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In a legal victory for New Jersey businesses, the New Jersey Supreme Court ruled on Wednesday that a refund provision of the New Jersey Truth in Menu Act does not apply to all claims asserted under the New Jersey Consumer Fraud Act. 

NJBIA, the Commerce and Industry Association of New Jersey, and the New Jersey State Chamber of Commerce all served as amicus on the case filed and won by McCarter & English.  

The Supreme Court’s decision was unanimous. 

“If this decision had not been reversed, any violation of the Consumer Fraud Act would entitle plaintiffs to full refunds of all past charges, unrelated to what the violation was,” said NJBIA Vice President of Government Affairs Ray Cantor. “This potentially would have had had tremendous impact on many businesses fighting litigation in the future.

“We thank McCarter & English for their outstanding and diligent work on this case.”

The decision stems from a 2013 lawsuit brought against five Springpoint retirement communities in New Jersey.  

The plaintiffs claimed that Springpoint’s advertising and statements were misleading when the company said in marketing plans that entrance fees would be 90% refundable for residents who chose the refundable deposit plan.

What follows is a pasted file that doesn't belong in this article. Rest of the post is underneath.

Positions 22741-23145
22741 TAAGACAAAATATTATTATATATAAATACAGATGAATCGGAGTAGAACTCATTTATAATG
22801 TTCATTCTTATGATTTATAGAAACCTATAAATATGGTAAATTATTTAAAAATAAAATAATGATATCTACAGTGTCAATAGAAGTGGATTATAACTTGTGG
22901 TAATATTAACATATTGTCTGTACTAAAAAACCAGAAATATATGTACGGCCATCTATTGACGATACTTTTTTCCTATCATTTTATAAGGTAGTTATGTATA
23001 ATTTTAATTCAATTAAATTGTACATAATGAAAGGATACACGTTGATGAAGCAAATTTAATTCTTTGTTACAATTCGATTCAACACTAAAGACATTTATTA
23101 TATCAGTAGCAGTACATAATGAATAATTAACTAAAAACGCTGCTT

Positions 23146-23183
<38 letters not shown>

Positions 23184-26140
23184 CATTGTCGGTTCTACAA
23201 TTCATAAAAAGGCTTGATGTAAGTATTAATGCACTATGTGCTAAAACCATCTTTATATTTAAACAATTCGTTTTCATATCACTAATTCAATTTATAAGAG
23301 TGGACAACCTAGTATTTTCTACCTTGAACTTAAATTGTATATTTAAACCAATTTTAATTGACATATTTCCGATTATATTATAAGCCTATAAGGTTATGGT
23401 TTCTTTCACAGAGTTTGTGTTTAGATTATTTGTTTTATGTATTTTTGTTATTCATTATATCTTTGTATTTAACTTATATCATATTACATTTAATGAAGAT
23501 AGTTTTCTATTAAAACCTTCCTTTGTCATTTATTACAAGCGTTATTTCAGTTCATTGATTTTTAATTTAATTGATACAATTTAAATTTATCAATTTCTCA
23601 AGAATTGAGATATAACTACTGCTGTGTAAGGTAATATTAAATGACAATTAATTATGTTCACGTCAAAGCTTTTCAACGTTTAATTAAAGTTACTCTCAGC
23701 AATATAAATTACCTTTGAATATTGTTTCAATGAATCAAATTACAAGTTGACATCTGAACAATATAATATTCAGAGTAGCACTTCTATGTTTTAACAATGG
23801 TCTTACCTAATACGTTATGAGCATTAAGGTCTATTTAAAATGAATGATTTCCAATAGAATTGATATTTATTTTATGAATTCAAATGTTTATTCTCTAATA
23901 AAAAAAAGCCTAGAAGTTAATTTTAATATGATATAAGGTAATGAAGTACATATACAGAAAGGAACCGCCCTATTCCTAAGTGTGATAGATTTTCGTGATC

Lead plaintiff William DeSimone claimed his mother paid a $159,000 entrance fee when she moved into a Springpoint facility in 2009. But after his mother died in 2010, he said the refund was only 50% of the entrance fee.  

The trial court held that the refund provisions applied not only to the state Consumer Fraud Act, but also the New Jersey Truth in Menu Act, which prohibits food-related misrepresentations.   

If that had been held, the defendant would not only be liable for the specific violation – in this case, an entry fee – but also responsible for reimbursing all the money spent during the mother’s time at the retirement community. 

The Supreme Court, however, reversed the trial court’s decision and said the Truth in Menu Act provisions provides relief to only victims of food-related fraud and does not extend to all CFA violations. 

A copy of the decision can be found here.